We left Sophie with her team and traveled to Newport Beach to meet up with Caroline, Kristin and the rest of the Dougherty clan.


My laptop stays put away. Husbometer data tracking again postponed.

Leave No Trace

The flight consisted of:

  • reading
  • writing thank you notes
  • watching Leave No Trace
Movie poster for Leave No Trace.
Leave No Trace tells the story of a father and daughter who live off the grid in a Oregon state park. They are discovered and displaced. The father is struggling with PTSD, though succeeding at raising a strong, capable kid.

There was an empty middle seat in my row. I appreciated that the flight was direct from Newark to San Diego. I spiked my seltzer with orange juice, and chased it with tea. Pretzels were complimentary.

Mad picked me up. Our reunions are seldom now, and its been years since I’ve seen Paul.

The drive from the airport gave me a calming sense of coming home. It was good to see the San Diego city skyline again. I admired the speedometer in the mini cooper. We talked about homelessness. We pursued frozen yogurt, but the store closed on our arrival. Instead we ordered late night Chinese food and brought it home to eat. I decided to try eggplant in plum sauce.  Excitement held off my jet lag exhaustion. We slipped into our easy way of talking and being together. When I was ready to sleep, they insisted on my taking their king size bed.

In the morning, Paul was gone to work and Mad was restless on the couch. We traded places and she retreated to the dark bedroom. I napped on and off. I read For Whom the Bell Tolls, wrote a thank you note, and nibbled leftovers while sitting on the sidewalk in the California sun.

The evening brought many good things:

  • outdoor mall shopping excursion with Mad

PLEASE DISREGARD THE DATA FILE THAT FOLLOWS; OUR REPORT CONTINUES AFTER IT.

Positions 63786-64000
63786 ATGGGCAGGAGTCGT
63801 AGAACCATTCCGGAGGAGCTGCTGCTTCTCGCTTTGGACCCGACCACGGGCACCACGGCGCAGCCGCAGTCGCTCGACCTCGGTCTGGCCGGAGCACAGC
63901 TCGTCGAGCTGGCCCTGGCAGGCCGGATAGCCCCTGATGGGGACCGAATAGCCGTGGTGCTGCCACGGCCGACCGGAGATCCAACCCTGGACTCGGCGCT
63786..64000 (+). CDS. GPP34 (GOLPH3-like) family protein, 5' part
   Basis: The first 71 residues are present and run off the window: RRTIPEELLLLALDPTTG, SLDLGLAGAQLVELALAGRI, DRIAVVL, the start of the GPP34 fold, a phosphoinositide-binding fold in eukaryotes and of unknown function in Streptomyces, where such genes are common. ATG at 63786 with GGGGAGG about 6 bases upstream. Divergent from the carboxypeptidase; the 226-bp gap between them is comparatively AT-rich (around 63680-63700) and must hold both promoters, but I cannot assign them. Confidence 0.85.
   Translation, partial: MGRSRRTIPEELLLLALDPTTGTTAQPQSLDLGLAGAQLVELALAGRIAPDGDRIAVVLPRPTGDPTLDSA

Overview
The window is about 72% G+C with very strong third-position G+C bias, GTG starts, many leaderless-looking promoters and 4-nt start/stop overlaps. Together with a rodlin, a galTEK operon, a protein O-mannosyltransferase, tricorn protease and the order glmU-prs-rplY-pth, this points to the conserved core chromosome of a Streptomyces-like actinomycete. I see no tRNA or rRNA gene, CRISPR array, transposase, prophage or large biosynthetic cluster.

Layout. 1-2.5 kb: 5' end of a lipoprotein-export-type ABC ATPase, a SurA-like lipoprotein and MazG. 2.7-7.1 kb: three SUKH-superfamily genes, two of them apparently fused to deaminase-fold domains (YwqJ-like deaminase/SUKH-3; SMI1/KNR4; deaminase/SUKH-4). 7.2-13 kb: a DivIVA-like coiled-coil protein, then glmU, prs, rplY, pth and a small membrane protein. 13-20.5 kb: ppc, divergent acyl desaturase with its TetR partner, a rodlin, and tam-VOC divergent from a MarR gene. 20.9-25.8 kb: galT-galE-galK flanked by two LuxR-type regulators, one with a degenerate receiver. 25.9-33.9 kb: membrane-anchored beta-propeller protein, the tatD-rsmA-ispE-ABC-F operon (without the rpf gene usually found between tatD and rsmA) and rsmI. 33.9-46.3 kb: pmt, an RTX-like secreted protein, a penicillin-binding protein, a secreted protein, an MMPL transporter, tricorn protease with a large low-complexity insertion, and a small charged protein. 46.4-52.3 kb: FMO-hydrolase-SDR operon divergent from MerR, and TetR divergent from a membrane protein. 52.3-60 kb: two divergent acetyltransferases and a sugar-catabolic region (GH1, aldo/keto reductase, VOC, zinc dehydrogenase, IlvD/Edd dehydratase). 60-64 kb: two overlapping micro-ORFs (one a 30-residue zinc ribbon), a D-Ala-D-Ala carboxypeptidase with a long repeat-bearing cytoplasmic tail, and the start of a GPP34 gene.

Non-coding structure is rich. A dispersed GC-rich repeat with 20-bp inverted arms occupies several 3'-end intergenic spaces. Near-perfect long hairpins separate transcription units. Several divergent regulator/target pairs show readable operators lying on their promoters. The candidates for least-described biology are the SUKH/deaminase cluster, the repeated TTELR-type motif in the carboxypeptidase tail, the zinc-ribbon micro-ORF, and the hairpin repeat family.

• ramen noodle dinner with Mad and Paul
  • airport pick-up with Paul
  • David!
  • car tour of San Diego and the navy base with Paul and David
  • hanging out, talking, eating leftovers
  • sleep!

I postponed logging husbometer data and the blog. I had to estimate and backdate content. The benchmarking period has come to a close. We found that the true average is nearer to 0.6 —

Help from Dad

California

I’m surrounded by anxious travelers. The flight to San Diego is delayed. Time to squeak out a post.

In other news:

  • Mom is out of surgery. Everything seems to have gone as expected. Hopefully, the same will be said for recovery.
  • Grumpy morning for David, after a night of poor sleep. He has an important client meeting today. While I prepped for my departure to California, I cleaned up the apartment bedroom and took care of some stressors (laundry) – so hopefully David will have a restful night. I’m excited to meet him in California tomorrow.

The United Airlines terminal at Newark is fancy. There are many chic restaurants and well-equipped workstations. My flight gate moved 3 times, but it was cool seeing different parts of the terminal (C).

Pumped out some work. Excited to settle on my flight. I’m near chapter 31 of Hemingway’s For Whom the Bell Tolls. I’m eager to finish it and start my next read. There’s a lot of build-up for the end of this novel. The main character is settling into bed before the day of the bridge-blowing.

Good night and good luck, blog readers. See you on the other coast.


PS. Tomorrow is the last day of the 100 days “benchmarking period”.